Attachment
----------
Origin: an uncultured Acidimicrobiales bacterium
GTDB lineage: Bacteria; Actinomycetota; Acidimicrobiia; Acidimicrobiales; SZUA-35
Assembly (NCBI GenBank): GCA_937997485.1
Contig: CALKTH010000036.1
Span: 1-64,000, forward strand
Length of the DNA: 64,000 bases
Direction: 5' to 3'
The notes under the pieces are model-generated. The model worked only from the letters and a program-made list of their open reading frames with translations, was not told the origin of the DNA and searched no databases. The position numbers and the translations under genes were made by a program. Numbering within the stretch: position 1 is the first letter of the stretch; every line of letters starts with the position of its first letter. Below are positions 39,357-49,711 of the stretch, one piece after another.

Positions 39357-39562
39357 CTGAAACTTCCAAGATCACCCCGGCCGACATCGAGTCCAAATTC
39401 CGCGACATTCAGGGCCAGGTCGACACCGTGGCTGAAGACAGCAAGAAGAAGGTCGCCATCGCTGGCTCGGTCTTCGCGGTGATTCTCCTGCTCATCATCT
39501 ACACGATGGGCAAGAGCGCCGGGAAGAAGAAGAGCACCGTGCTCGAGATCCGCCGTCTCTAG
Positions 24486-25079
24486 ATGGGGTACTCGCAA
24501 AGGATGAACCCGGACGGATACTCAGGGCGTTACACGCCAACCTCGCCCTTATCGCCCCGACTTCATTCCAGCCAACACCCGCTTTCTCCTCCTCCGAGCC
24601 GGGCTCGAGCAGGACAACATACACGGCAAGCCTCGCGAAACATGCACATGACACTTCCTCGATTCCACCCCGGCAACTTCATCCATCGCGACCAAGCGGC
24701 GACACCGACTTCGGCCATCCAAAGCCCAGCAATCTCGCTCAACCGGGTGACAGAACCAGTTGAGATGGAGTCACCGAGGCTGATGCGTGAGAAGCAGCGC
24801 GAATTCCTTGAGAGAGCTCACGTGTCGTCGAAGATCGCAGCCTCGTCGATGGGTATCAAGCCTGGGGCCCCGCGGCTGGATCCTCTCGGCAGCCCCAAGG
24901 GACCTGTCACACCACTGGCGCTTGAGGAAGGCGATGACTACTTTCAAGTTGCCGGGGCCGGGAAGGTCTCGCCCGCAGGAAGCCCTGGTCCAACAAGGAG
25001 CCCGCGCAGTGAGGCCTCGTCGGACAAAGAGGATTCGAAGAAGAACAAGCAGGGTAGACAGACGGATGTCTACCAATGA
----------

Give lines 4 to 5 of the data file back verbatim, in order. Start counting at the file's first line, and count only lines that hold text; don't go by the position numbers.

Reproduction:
Contig: CALKTH010000036.1
Span: 1-64,000, forward strand